My presentation today is aimed directly at those of you who are relaxed, happy
and sleeping well. Let me begin by giving you a simple quiz: Are these
scenarios real or fictional:
Scenario 1. An important region declares independence, claims
ownership over the nuclear forces stationed on its territory, and requires
nuclear commanders to swear allegiance to the new state. The Russian General
Staff kicks into high gear, dispatching caravans of special trucks and trains
to retrieve thousands of tactical nuclear weapons from the breakaway region and
transporting them to storage facilities in a more secure region of Russia. It
also prepares for the cumbersome task of deactivating strategic nuclear
missiles in the new republic and moving their warheads back home.
The new state, however, thwarts the Russian effort. Its militia surrounds the
nuclear weapons sites and blocks access to the highways and railways leading
out of the country, preventing Russia's elite nuclear weapons custodians from
moving their cargo.
Meanwhile, the new regime undertakes preparations for seizing control of
strategic missile forces. The Russian General Staff alone holds the special
unlock codes needed to fire the missiles, but the locking devices are actually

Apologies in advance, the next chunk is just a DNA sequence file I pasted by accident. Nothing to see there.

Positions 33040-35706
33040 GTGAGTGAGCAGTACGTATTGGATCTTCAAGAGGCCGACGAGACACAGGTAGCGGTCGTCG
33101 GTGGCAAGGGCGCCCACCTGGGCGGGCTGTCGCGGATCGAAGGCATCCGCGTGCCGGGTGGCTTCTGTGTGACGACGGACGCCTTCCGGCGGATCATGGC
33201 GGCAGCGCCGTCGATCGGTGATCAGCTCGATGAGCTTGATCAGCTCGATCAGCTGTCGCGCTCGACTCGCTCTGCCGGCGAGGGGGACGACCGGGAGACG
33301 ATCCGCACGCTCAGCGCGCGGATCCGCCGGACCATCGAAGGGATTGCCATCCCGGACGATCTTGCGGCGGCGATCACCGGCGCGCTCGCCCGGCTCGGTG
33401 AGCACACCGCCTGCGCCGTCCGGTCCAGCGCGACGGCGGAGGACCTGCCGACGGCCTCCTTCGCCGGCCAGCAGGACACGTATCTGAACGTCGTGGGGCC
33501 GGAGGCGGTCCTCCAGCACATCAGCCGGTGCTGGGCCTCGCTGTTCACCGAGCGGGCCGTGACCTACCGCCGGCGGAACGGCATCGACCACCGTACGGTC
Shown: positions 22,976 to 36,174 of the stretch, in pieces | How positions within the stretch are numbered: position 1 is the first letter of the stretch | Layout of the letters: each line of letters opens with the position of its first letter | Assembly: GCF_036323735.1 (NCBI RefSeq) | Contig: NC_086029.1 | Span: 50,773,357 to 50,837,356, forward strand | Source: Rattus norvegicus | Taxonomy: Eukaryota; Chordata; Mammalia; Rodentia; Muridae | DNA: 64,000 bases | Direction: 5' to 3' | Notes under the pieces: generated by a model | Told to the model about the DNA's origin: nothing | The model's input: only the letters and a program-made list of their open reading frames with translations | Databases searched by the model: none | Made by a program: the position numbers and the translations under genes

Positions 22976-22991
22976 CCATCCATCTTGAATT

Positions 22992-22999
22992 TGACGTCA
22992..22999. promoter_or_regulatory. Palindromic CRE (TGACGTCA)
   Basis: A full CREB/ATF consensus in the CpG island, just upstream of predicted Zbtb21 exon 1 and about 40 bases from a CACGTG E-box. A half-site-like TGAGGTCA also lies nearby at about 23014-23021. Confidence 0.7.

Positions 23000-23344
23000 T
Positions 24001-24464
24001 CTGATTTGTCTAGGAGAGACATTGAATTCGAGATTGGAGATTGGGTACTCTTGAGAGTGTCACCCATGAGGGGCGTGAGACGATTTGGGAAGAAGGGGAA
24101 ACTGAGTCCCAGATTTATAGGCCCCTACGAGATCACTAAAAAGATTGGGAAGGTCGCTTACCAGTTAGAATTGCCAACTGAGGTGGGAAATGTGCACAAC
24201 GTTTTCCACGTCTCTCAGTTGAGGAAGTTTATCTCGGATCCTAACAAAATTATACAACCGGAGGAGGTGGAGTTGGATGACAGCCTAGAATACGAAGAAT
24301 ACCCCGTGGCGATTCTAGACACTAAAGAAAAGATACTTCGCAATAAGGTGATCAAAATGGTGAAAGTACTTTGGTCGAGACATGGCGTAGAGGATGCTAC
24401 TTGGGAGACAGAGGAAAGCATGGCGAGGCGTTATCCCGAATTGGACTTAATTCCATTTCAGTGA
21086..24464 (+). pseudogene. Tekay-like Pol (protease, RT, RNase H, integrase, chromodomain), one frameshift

built in the breakaway state, and given time, it could simply install and code
its own devices. The Russian military estimates these steps could be completed
in a few weeks, at which time it would lose launch control over these missiles
unless it acted quickly to sabotage the installations or regain physical
control through large-scale military intervention. Real or fiction? Real --
Scenario 2. Disloyal political and military figures topple the
existing Soviet regime placing the President under house arrest. The
conspirators include the defense minister, head of the federal intelligence
branch, chief of the General Staff, and a group of hard line nationalist
politicians. The coup plotters declare a nuclear alert for all forces. The